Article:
If you’re single at 40, you’ll also have all the time in the world for self-care – it doesn’t have to be limited to ten minutes a night once a week, but you can take hours for yourself every evening to do things that make you feel good.
This could include:
- Making art
- Dancing or exercise classes
- Taking a long bath and journaling
- Joining at empowering workshops
You can literally do what you please, when you want – all in the name of making you feel good.
3) You’ll have time for your friends
None of us have the intention of dropping our friends when a guy comes on the scene, but let’s be honest: when we’re in relationships, this person usually becomes our world very quickly.
In my experience, this has always been the case.
In relationships, I’m aware I definitely don’t call friends up as frequently as I would; my time is given to my lover and it takes away from nurturing friendships.
Now: throw into the mix a bunch of children and it equals literally no time for your friends.
OK, that’s extreme, but let’s be real:
As much as we like to think we can do it all, something does eventually have to give. When you have a husband and kids, it’s usually the time spent with friends.
It will be hard to squeeze in going for a glass of wine or popping to an exercise class like you could when you were free and single.
On the other hand, if you’re single at 40, you have bags of time to spend on your social life.
This time can be used for maintaining friendships, meeting new people through work or other friends, and meeting people while traveling.
There’s no restriction for what your social life could look like and no reason it has to shrink because you’ve hit 40.
If you spent your thirties in a relationship that didn’t work out and you’ve had to move away and start your new life, know that there are loads of people that are in a similar boat to you.
The best thing you can do is to put yourself out there to meet new people. You could:
- Take up a hobby
- Join a group travel tour
- Start taking a new educational class
Better yet, it doesn’t have to be that you only connect with people in the same situation as you either – make a point of getting to know people of all ages to help you grow your perspective on life.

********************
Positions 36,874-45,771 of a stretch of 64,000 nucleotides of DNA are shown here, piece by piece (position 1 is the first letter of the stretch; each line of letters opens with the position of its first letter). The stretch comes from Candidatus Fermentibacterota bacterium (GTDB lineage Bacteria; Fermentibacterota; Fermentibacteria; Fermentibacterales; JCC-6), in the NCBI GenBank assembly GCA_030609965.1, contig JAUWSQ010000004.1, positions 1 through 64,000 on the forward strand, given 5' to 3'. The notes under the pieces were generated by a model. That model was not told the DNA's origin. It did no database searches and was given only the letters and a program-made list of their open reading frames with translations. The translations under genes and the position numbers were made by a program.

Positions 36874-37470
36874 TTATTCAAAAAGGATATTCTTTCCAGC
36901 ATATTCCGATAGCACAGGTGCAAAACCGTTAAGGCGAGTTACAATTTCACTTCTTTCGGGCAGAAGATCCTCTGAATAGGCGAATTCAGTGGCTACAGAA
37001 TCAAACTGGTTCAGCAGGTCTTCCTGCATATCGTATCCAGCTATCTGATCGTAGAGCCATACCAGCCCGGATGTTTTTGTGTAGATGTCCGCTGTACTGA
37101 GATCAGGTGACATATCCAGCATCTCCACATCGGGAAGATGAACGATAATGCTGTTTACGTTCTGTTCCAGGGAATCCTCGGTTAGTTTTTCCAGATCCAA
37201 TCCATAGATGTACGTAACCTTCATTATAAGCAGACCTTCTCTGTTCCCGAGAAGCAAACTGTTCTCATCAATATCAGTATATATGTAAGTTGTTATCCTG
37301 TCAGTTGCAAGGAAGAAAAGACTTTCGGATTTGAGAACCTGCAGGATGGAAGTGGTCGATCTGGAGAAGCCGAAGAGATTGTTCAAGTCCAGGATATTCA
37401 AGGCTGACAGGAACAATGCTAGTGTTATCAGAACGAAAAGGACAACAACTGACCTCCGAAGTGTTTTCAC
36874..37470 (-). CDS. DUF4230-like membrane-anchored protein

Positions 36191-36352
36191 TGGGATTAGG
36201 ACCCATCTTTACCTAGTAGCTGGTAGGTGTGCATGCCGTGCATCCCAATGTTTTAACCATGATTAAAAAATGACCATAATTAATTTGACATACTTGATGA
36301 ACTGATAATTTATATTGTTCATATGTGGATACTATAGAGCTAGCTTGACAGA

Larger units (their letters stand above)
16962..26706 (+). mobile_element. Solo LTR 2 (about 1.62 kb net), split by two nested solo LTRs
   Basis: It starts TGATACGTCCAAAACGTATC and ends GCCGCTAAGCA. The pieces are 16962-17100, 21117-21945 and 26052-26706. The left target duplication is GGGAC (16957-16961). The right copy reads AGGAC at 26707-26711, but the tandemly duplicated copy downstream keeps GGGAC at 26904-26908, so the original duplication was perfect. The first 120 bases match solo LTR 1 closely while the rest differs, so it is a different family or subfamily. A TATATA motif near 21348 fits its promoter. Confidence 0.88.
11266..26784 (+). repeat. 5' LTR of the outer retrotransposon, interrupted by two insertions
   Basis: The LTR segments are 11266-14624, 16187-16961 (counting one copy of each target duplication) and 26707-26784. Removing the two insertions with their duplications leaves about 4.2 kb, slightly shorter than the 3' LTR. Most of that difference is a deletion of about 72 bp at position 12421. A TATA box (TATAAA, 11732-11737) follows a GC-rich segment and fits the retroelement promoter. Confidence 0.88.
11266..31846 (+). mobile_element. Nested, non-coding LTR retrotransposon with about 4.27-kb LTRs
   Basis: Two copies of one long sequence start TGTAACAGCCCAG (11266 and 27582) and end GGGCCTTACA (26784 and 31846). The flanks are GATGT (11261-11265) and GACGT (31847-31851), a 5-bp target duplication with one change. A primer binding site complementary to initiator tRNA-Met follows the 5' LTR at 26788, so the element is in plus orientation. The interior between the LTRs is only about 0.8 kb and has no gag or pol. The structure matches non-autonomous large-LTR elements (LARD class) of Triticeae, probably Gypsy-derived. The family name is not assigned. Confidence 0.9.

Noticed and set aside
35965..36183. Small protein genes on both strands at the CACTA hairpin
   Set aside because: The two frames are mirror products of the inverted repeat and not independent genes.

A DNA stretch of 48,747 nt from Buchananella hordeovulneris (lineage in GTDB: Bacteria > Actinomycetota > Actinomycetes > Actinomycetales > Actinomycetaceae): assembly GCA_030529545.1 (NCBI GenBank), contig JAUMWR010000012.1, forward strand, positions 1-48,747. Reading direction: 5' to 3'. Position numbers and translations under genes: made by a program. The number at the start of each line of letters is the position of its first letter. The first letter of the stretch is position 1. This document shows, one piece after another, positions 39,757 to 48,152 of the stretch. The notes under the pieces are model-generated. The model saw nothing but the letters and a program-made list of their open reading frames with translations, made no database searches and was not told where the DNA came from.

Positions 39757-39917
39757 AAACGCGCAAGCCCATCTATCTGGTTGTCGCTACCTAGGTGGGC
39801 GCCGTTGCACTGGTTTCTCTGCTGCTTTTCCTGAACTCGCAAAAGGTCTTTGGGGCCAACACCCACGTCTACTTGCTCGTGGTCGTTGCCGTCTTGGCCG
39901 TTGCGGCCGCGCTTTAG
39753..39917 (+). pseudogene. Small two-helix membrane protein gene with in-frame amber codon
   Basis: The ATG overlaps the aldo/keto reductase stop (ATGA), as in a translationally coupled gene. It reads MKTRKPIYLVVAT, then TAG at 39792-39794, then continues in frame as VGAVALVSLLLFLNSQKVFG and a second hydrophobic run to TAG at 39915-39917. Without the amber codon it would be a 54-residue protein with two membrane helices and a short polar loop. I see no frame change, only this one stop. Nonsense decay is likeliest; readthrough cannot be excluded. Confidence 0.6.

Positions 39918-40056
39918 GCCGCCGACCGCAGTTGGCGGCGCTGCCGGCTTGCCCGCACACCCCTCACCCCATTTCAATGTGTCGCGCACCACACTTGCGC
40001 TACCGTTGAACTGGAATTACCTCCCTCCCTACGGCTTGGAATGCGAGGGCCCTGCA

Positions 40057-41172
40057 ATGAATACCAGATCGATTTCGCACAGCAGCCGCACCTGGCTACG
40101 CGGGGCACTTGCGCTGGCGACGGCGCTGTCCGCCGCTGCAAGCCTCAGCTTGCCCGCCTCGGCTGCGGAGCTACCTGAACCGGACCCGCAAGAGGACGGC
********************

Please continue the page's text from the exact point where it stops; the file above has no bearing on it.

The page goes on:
Create your own standard for what life at 40 looks like!
4) You’ll contemplate your decision about kids
So I’ve spoken about the benefits of not having kids and being married… if you’re single at 40 and without children, you probably agree. But that doesn’t mean the question of whether kids are right for you won’t come to mind occasionally.
You’ll probably end up contemplating it time and time again because other people fire it at you.
It will get you thinking: ‘wait, should I want kids?’
It’s a question Ideapod co-founder Justin Brown has been asked to think about a lot.
When he hit 40, he found that loads of people were quizzing him on whether he’d ever want to have kids – so he took some time to contemplate the question.
He talks about it in this free video.
Here’s a snippet from the 10-minute video that will get you thinking:
“When it comes to the desire to think about kids, it’s something we’re programmed with from a very young age. It feels like that’s what society wants of us… But does that desire to have kids really come from within or does it come from external pressures? In my own case, I thought deeply about it and I realized it’s just not that important for me.”
What does this mean for you?
It’s necessary to reflect on whether it’s truly your desire to have children or whether it’s something you think you should be doing, in line with social expectations.
Do you feel lost and like you don’t know what it is you truly want?
It doesn’t have to be this way.
When I felt the most lost in life, I was introduced to an unusual free breathwork video created by the shaman, Rudá Iandê, which focuses on dissolving stress and boosting inner peace.
My relationship was failing, I felt tense all the time. My self-esteem and confidence hit rock bottom. I’m sure you can relate – heartbreak does little to nourish the heart and soul.
I had nothing to lose, so I tried this free breathwork video, and the results were incredible.
But before we go any further, why am I telling you about this?
I’m a big believer in sharing – I want others to feel as empowered as I do. And, if it worked for me, it could help you too.
Rudá hasn’t just created a bog-standard breathing exercise – he’s cleverly combined his many years of breathwork practice and shamanism to create this incredible flow – and it’s free to take part in.